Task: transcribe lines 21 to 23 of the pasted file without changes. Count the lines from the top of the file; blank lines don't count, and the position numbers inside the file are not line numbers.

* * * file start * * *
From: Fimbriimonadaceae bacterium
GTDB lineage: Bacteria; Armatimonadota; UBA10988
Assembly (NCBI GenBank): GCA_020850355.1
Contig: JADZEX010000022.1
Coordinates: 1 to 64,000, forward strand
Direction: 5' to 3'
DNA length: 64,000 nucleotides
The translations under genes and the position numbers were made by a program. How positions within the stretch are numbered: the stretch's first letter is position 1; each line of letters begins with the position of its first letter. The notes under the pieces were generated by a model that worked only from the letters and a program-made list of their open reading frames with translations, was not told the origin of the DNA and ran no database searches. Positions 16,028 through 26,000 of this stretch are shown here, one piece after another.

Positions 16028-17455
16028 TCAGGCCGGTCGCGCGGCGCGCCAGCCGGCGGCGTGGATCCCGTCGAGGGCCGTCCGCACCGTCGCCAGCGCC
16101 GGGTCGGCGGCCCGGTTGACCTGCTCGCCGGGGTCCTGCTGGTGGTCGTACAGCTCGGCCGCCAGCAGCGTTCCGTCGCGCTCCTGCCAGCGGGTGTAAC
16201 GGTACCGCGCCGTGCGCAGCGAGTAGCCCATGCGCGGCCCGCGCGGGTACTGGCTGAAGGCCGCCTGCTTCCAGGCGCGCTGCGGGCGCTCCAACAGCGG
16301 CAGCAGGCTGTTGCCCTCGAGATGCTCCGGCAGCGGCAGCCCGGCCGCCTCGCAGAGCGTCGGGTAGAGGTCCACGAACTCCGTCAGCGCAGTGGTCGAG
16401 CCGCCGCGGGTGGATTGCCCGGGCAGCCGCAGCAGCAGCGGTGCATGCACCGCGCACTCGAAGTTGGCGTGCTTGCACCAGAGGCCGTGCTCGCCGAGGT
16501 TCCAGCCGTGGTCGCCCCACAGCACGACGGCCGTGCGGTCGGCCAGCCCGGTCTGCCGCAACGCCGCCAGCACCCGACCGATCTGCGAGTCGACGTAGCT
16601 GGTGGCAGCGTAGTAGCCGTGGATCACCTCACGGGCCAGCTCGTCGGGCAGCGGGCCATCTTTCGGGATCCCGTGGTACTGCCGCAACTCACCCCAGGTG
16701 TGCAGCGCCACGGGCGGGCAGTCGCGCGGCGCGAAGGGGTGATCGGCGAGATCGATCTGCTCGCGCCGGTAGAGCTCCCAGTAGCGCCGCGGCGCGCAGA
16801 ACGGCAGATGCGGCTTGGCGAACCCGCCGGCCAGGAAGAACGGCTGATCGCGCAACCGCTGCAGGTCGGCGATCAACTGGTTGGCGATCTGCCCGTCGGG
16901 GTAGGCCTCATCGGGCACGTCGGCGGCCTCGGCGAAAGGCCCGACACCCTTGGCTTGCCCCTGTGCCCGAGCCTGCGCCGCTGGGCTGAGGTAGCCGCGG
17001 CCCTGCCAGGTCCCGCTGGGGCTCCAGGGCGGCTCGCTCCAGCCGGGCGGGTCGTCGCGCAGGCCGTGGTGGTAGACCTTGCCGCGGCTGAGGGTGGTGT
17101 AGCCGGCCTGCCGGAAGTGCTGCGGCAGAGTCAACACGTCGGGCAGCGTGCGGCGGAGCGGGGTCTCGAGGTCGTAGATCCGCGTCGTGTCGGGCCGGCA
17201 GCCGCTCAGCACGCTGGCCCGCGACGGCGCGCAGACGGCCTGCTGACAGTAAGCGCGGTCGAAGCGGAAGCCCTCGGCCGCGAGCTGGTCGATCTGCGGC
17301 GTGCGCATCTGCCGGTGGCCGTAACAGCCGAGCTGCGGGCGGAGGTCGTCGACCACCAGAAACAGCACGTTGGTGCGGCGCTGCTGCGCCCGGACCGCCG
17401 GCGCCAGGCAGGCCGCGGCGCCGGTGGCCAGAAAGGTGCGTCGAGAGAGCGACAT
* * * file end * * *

17101 AGCCGGCCTGCCGGAAGTGCTGCGGCAGAGTCAACACGTCGGGCAGCGTGCGGCGGAGCGGGGTCTCGAGGTCGTAGATCCGCGTCGTGTCGGGCCGGCA
17201 GCCGCTCAGCACGCTGGCCCGCGACGGCGCGCAGACGGCCTGCTGACAGTAAGCGCGGTCGAAGCGGAAGCCCTCGGCCGCGAGCTGGTCGATCTGCGGC
17301 GTGCGCATCTGCCGGTGGCCGTAACAGCCGAGCTGCGGGCGGAGGTCGTCGACCACCAGAAACAGCACGTTGGTGCGGCGCTGCTGCGCCCGGACCGCCG